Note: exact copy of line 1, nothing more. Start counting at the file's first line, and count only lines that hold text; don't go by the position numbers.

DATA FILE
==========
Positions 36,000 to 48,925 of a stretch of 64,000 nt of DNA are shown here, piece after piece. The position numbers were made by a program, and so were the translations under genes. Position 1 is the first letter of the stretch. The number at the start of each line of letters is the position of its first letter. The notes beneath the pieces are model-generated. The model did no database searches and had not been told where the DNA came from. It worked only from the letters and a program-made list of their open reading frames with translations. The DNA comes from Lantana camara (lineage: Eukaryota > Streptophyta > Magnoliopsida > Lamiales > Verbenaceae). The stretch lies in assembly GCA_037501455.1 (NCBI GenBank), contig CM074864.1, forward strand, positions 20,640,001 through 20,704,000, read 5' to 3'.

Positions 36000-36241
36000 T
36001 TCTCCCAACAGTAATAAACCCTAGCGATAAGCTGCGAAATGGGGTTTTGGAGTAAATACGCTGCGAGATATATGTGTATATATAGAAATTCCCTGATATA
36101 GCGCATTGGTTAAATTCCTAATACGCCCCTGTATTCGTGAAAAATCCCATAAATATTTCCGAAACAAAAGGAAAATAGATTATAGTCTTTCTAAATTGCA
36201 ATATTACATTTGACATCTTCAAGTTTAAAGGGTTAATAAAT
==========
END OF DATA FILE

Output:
Positions 36,000 to 48,925 of a stretch of 64,000 nt of DNA are shown here, piece after piece. The position numbers were made by a program, and so were the translations under genes. Position 1 is the first letter of the stretch. The number at the start of each line of letters is the position of its first letter. The notes beneath the pieces are model-generated. The model did no database searches and had not been told where the DNA came from. It worked only from the letters and a program-made list of their open reading frames with translations. The DNA comes from Lantana camara (lineage: Eukaryota > Streptophyta > Magnoliopsida > Lamiales > Verbenaceae). The stretch lies in assembly GCA_037501455.1 (NCBI GenBank), contig CM074864.1, forward strand, positions 20,640,001 through 20,704,000, read 5' to 3'.